Next heart testing clinic early 2014 depending on take up. Book your place now below.

Heart Testing Clinic

We arranged a heart testing clinic last year for some Great Dane owners who were struggling to find a Veterinary Cardiologist to do a heart scanning at an affordable price for those Danes below the age limit for the DCM project which was 4 years old.

Liz Davis of Great Dane Care suggested a name that we could try and shortly after the Great Dane Heart Clinic evolved.

We needed 8 to 10 Danes to run a clinic to get the cost in to the £50 - £60 ball park. That actually only involved 3 breeders so wasn’t hard to accomplish. The clinic was at a committee members house to keep the cost down and each dog was given a time slot for their appointment.

The owner was asked to arrive 5 minutes early to ensure enough time to fill out the Cardiologist form with the dog’s details including name, dam and sire, date of birth and microchip number.


The form was then handed to the Cardiologist at the start of the session. The microchip number was scanned and checked against the form. The heart testing comprised of 3 sections:

1 - Auscultation – That’s listening for any abnormality with a stethoscope. This is completed with the dog standing up relaxed.

2 - ECG – The dog was asked to lie down on either the couch or crash mat on the floor and the ECG leads were attached. The ECG was run to see if there were anything to be concerned about.

3 - The final phase was a heart scan with the dog standing up. The scan was conducted on both sides and measurements were taken and compared to predefined measurement that are deemed normal for large breed dogs.

The cardiologist explains what is going on at each step and what can been seen. You are able to watch the heart scan on the monitor during the session

At the end of the session you are provided with a standard cardiology form explaining what was found.

The sessions are totally confidential. However the breeders involved were happy to discuss the findings. Each dogs results were also sent to the Lupa project to assist with their research. The Lupa project also treats any information provided confidentially.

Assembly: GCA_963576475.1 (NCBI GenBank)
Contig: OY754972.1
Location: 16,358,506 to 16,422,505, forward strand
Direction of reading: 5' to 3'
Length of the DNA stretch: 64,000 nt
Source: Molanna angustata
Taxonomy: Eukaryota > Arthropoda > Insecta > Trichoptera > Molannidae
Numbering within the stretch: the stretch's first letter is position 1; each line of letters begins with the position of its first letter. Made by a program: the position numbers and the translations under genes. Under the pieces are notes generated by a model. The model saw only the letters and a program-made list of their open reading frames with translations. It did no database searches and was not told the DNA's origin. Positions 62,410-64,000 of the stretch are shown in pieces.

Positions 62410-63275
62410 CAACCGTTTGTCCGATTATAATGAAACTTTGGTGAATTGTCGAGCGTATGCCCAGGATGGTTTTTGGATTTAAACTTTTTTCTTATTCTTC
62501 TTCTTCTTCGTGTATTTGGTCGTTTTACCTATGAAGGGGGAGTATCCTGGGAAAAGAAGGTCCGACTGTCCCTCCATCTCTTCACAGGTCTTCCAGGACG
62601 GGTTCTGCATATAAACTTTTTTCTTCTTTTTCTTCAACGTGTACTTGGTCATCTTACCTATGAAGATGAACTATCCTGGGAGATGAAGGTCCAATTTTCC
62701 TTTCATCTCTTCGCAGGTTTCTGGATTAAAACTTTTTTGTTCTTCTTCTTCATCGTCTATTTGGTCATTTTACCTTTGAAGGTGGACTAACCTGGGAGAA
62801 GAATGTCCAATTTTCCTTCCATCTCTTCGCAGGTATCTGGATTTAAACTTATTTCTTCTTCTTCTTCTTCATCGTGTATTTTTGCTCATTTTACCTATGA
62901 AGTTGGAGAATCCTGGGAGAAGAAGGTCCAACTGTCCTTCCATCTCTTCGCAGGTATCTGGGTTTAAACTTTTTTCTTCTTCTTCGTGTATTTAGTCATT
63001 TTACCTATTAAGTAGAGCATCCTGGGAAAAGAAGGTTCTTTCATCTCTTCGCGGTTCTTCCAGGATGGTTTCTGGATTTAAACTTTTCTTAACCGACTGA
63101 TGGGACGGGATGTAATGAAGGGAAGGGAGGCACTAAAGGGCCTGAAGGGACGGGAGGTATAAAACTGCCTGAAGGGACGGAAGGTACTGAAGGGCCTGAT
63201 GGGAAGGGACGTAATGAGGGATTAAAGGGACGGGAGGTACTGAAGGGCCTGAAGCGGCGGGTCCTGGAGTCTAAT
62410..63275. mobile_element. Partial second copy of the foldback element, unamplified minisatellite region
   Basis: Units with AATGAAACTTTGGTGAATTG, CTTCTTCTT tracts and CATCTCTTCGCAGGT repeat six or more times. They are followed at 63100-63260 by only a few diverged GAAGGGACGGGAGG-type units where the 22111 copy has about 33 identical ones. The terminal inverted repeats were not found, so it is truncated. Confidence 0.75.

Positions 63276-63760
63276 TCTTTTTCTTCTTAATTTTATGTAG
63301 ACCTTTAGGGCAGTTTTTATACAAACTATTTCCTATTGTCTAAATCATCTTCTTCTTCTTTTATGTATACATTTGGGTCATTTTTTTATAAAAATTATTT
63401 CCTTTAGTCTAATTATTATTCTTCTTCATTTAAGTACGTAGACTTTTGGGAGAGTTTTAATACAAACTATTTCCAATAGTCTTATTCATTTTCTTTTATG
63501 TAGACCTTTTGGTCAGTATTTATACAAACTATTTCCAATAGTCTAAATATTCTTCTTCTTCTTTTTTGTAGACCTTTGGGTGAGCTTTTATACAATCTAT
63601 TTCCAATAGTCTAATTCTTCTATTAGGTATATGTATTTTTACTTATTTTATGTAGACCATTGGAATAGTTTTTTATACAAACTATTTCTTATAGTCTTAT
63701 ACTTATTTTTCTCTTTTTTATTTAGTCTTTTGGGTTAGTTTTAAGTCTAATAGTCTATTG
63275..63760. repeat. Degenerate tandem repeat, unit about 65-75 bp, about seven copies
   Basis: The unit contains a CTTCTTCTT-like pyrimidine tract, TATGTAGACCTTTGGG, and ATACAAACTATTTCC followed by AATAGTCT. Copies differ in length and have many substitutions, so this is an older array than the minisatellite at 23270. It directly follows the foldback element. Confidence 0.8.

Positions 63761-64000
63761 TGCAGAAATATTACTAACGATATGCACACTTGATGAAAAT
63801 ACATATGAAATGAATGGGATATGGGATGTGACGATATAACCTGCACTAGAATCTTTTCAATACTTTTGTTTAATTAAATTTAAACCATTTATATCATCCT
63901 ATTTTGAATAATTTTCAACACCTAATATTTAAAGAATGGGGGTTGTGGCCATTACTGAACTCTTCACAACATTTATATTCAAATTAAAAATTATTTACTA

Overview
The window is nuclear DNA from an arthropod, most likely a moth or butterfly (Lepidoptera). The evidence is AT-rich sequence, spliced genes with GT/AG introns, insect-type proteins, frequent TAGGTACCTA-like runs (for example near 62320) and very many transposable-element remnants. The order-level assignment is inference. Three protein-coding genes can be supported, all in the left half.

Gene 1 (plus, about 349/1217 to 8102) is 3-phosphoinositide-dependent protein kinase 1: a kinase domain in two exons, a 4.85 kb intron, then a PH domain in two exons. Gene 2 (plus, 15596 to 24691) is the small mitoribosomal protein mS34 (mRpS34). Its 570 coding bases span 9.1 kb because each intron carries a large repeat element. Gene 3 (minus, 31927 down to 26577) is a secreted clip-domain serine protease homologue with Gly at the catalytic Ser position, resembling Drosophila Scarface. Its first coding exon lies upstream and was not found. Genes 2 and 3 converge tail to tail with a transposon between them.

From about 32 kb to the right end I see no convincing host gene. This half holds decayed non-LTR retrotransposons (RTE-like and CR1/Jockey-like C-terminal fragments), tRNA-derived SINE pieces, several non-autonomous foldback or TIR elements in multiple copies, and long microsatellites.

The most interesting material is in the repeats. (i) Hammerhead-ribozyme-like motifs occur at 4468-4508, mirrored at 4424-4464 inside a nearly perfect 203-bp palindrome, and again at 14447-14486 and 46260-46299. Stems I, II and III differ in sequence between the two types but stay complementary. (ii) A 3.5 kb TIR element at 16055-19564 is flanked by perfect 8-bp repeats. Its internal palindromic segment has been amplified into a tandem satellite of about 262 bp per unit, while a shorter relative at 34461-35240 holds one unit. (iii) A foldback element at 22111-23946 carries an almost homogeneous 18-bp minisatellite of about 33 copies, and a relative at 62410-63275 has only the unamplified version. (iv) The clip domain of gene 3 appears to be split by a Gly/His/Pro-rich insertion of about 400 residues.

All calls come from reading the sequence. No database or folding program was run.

Most of the 10 participants passed each stage and were classed as normal. However one was found to have a murmur in stage 1 and this was confirmed in stage 3. An 18 month old male was found to have a serious arrhythmia in stages 1 and 2 and we agreed not to progress to stage 3 as he needed to be referred for treatment.

All dogs were classed as fit and healthy and the owners believed at the time there were no issues that would any raise concerns.

Why should you get your Dane scanned?

Firstly watch the DCM video.

Based on the data found in the USA from the Great Dane National heart scanning clinic conducted over 4 years. Approximately 63% were classed as normal when scanned. Results have been published so far for 2008, 2009 & 2010. As this clinic is conducted at a show this means that a large % of the Danes scanned were of breeding age. The owners were not aware of any issues and would potentially breed from these animals. That means that potentially 37% classed as abnormal could have found their way in to the breeding gene pool.

The theory of only breeding from animal with good hip scores and therefore over time improveing the hip status of the breed can also be applied here. If we only breed from animal that pass an annul heart scan we could improve that heart status of our breed. The data also shows that there were a number of Danes that were diagnosed with DCM in these sessions. The current research is suggesting the DCM is an autosomal dominate gene, as with Doberman DCM. That means that you only need one copy of the gene to have the condition and therefore its recommended that any Dane with the condition should not be bred from.

You will be able to read more about DCM here but we are aware that it is usually a late onset disease meaning you may have bred from your Dane before your aware of the problem. You can also read here about an account of DCM in a younger Dane and the American data also suggest that there are exceptions to the rule.

If by scanning we are able to remove these odd cases from the breeding gene pool it will be a step in the right direction.


The 18 month male with the arrhythmias was castrated and also had a 24 hour holter monitor. The scanning suggested he had a serious arrhythmia and in fact this was confirmed it was over 8000 in a 24 hour period. A number of breeders had shown interest in using this dog and had he not have been scanned he could have passed this on to the next generation.

Would you like to attend a Heart testing clinic or even help us host one?

The Great Dane Breeders' and Owners' Association are looking for people to attend the next Heart Clinic. They will be held initially in Westbury Wiltshire and set up based on the demand. For each 8 to 10 Danes that would like attend, we will try and book a clinic.

The cost is approximately £50 to £60.00 per Dane.

These sessions will be run as described above however additional attention will be paid to the length of the ECG in order to increase the chance of detecting any VPC's

Could you host a clinic? We need more of these across the UK so we can reach as many owners as possible. Could you spare your home and a day to help host a testing session. You just need to be able to cope with 10 Danes turning up at their relevant time slot, lunch for the Cardiologist and tea and coffee during the day. You need to be able to provide and area for the testing to take place that can be private.

If your are interested in attending or hosting simply complete the below the relevant form and we will get in touch.

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